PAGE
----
Federalism, Taxes and the Internet Economy – or – Why We’re Moving to Whiting, Indiana

Yesterday I filed paperwork to terminate our license to do business in Illinois and shortly we will be packing up our Chicago offices and moving to new ones in Whiting, IN, 15 miles away.  We aren’t moving because of lackluster business or a lack of enthusiasm about the region.  Nope, quite the opposite.  Business is great in Illinois; and we have a phenomenal team stationed there. We’re moving because on March 10th, Governor Quinn signed the “Affiliate Nexus Tax,” or HB 3659 a law with the stated aim of collecting additional sales tax for the state.  But, simply put — it doesn’t.  It does however, force jobs out of state and smaller businesses to shut down entirely.

A wee bit of background – States can only require merchants to collect sales tax from buyers in their state when the merchant has a physical presence in that state. You may have noticed that if you live in California, Amazon does not collect sales tax from you. Many states are upset to miss tax revenue on these purchases and have been looking for ways to collect.

Many Internet merchants run performance marketing programs. People can promote the products those businesses sell and if they end up generating business, they are paid a fee. These promoters have historically been called “affiliates” and the practice as a whole termed “affiliate marketing”. In aggregate this is big business – all the major merchants like Amazon, eBay, Wal-Mart and Best Buy have these programs, often administered by third party “networks” and billions of dollars are paid out this way every year. VigLink‘s business is in assisting content publishers to become affiliates and help them get paid.

Lately, a number of states have floated laws that deem affiliate marketers and eCommerce merchants a nexus.  By trying to consider affiliates “employees” of a merchant (with clear evidence to the contrary), state governments are asserting that online merchants have a physical presence in their state. Such a presence would permit states to require merchants to collect sales tax. The proposals are not exclusive to affiliates – various versions contemplate the presence of subsidiaries or servers or even the use of vendors in a state as establishing a presence. Any business should be concerned about the risk that a distant state may attempt to impose a tax burden on them using some tenuous assertion of “presence.”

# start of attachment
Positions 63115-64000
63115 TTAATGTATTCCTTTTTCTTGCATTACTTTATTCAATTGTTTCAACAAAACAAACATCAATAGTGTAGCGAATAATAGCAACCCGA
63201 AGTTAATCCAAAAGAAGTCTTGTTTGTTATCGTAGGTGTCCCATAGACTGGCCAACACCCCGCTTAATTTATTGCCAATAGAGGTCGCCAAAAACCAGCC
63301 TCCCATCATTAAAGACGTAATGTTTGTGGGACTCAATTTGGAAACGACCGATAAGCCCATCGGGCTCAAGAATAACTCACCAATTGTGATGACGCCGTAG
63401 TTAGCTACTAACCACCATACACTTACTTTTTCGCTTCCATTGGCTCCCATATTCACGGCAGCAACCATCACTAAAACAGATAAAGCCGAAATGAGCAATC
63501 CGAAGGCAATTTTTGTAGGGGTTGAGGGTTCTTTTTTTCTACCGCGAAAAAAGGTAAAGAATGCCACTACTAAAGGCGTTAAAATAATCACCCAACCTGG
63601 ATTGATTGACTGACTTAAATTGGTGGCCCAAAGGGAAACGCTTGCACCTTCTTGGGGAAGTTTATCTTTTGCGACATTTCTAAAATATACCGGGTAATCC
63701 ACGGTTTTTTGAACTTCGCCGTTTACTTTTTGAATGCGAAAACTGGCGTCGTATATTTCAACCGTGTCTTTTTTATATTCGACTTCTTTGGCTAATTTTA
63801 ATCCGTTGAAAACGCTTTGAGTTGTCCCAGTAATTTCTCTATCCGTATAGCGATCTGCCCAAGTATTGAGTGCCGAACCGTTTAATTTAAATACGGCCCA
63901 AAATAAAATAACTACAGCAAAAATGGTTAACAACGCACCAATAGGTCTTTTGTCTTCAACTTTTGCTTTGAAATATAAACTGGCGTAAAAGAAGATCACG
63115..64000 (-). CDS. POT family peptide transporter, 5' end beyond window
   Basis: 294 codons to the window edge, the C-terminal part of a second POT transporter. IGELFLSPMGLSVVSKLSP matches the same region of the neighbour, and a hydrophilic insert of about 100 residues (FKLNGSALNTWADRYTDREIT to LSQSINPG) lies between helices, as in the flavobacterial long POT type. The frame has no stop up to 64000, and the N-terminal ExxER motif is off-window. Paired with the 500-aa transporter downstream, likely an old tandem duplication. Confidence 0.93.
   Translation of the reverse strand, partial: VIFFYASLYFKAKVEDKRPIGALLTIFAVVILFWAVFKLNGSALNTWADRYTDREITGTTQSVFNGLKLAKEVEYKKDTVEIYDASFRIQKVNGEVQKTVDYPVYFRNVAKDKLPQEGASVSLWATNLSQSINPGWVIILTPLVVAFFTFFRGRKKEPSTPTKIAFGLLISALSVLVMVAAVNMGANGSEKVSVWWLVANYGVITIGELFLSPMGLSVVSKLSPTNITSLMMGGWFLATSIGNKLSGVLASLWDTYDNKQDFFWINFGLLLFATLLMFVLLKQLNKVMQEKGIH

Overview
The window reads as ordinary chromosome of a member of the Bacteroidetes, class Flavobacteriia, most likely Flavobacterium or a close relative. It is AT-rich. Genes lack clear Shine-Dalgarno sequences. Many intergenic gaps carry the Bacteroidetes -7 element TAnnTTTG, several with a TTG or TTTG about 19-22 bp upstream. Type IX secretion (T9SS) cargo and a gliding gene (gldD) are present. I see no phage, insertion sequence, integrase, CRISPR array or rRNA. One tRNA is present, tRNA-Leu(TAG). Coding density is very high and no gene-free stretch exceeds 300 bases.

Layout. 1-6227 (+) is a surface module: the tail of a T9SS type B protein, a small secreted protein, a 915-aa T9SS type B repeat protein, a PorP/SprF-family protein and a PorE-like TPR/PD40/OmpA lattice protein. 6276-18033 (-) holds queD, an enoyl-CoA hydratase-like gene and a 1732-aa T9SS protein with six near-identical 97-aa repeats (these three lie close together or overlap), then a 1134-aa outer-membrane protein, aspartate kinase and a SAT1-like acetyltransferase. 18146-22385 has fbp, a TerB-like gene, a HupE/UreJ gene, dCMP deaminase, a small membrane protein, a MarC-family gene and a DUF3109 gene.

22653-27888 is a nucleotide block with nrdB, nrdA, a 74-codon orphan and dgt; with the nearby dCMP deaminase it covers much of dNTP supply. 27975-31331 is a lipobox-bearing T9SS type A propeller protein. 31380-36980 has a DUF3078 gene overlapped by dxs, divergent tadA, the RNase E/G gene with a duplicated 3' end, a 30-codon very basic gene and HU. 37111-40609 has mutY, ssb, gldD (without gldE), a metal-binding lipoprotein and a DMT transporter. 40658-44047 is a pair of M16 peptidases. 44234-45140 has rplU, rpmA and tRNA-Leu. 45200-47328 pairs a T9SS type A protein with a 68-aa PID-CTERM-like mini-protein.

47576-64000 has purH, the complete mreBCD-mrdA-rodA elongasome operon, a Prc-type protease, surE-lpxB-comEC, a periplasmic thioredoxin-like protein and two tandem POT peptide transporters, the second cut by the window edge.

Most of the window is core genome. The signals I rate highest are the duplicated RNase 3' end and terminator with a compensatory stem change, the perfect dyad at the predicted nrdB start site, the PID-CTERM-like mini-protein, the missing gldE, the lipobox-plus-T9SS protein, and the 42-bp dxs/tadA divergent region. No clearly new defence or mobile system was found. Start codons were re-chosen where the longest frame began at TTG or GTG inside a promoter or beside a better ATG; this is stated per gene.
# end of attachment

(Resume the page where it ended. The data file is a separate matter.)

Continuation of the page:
Merchants have reacted by filing suit in various states, pointing out the flaws in these laws but in a move best described as “better safe than sorry” they’ve also reacted by terminating relationships with affiliates in the affected states. VigLink is such an affiliate and as of March 10th, Illinois is an affected state. Rather than lose some of our most lucrative relationships, we’re closing our Illinois offices and moving to Indiana which is unaffected and where the governor has pledged not to pass such a law.

The net effect of course is a lesson in unintended consequences – the states haven’t gained a single cent in additional tax revenue, but they’ve lost the jobs (and associated tax revenue) that need to move out of state or that go away entirely. It’s estimated that in Illinois there are roughly 9,000 affiliates affected.

We’re not not opposed to states collecting taxes they are due and certainly there’s discussion to be had about whether local merchants are at a price disadvantage, but these laws have proven an entirely ineffective way to address the problem. Senator Durbin recently introduced a bill to address this question at the Federal level which seems like a more appropriate place for the debate to be had. At least it will stop the inter-state scrambling.

So quick recap: no additional revenue + immediate job loss = winning piece of legislation? We’re left a bit confused.  Illinois (Chicago specifically) has been striving to establish itself as a technology hub for years. They boast Groupon as having headquartered there and are actively seeking others to join their ranks.  But this move hardly instills confidence.

In the meantime, VigLink is packing up and getting to know our new home in Indiana. While it may be too late to remedy the situation in Illinois we feel like it’s worth discussing what happened. Are technology companies important to the success of our economy and community? The Illinois state government has answered that question with an unequivocal no.

VigLink is headquartered in California, a state as cash-strapped and as dependent on technology jobs as any. Will California fall into the same trap? Similar bills have been proposed and are currently being considered by the approprations committee.  Neither has become law yet.

Let’s help California get this one right. Reno is an awfully long drive.

Oliver Roup
Founder / CEO, VigLink
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What you can do:

  • Become an advocate with the Performance Marketing Association.
  • Write your state senator.
  • Spread the word

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ABOUT VIGLINK

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